Asian American Politics:  Law, Participation, and Policy

In Asian American Politics:  Law, Participation, and Policy, Nakanishi and Lai discuss the growing APA (Asian Pacific American) population and the challenges of constructing and maintaining “pan-ethnic coalitions” among APAs.  In Race, Rights, and the Asian American Experience, Angelo Ancheta (both in the preface and introduction) discuss the concept of “Asian” and “Asian American.”).  Also, see class lecture for further elaboration.

(In the recommended readings,  Asian American Politics by Aoki & Takeda, (Chapter 2), one of your required texts, the authors discuss the concept of “ethnicity,”  “pan-ethnicity” and “identity.”)  

By incorporating the first lecture on the history of ethnic studies and Asian American studies, as well as APA historical timelines, discuss the important role of understanding what it means to be Asian American or Asian Pacific American (APA) as a “pan-ethnic group.”   How does being part of a larger “pan-ethnic” group enhance and assist Asian Pacific Americans?  How does it minimize or hinder Asian Pacific Americans?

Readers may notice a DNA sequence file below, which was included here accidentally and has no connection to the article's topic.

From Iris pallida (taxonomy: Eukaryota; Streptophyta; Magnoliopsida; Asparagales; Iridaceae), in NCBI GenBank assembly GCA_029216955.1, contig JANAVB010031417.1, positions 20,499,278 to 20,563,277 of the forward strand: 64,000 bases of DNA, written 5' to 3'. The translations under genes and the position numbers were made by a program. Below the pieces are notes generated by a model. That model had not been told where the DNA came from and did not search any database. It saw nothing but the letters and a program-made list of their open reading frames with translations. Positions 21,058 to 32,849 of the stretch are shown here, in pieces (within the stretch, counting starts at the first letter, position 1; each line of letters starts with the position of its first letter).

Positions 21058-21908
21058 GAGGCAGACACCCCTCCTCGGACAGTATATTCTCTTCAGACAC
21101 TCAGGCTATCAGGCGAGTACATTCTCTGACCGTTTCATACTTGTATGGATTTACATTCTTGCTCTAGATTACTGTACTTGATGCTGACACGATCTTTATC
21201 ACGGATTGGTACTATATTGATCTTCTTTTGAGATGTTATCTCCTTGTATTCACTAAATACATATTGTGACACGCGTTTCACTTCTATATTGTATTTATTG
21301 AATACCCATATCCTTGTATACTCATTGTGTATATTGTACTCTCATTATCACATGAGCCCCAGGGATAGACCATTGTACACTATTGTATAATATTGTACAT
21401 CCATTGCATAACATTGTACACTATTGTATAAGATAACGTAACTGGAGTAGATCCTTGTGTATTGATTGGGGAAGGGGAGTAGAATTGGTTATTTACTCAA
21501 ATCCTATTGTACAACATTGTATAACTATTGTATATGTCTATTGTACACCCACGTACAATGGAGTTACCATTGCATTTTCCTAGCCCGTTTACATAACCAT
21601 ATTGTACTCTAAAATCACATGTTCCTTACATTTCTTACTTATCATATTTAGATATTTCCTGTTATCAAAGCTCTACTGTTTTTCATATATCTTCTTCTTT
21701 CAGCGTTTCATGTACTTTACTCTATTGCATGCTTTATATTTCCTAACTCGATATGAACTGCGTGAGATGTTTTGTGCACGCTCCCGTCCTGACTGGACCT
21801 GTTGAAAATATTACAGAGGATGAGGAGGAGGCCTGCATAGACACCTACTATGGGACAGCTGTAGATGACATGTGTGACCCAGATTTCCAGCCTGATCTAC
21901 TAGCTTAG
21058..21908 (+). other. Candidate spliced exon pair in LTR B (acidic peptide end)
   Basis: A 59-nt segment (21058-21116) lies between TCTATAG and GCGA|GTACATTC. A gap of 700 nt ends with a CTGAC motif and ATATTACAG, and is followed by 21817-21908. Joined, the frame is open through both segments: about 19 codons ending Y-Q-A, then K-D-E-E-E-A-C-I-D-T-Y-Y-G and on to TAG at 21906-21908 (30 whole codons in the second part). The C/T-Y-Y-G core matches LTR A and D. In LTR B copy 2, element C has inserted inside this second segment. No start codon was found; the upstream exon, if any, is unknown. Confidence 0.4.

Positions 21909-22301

Incorporate your own personal ancestry (whether you are of Asian ancestry, Pacific Islander ancestry or not) into how the organization of “ethnicity” and “pan-ethnicity” as well as your “ethnic identity” (and“pan-ethnic” identity) inform and influence how you understand yourself *and* how you understand what it means to be Asian Pacific American (Asian American, Pacific Islander) in the United States.  What is “ethnicity?”  How is it different from or connected to “race?”  What is “pan-ethnicity?” Are APA’s an ethnic group?  racial group?  pan-ethnic group?  What is the difference between (if any) being part of an ethnic group, being part of a pan-ethnic group, being part of a race, *and* having an ethnic identity?  What are the similarities (if any) of  being part of an ethnic group, being part of a pan-ethnic group, being part of a race, *and* having an ethnic identity?  Give examples about yourself or others you know.  They can be personal examples or examples of others you know (or from the media).  Support your positions.  When stating opinions, they must be “informed opinions.”  Be sure they can be supported with logic, reason, and evidence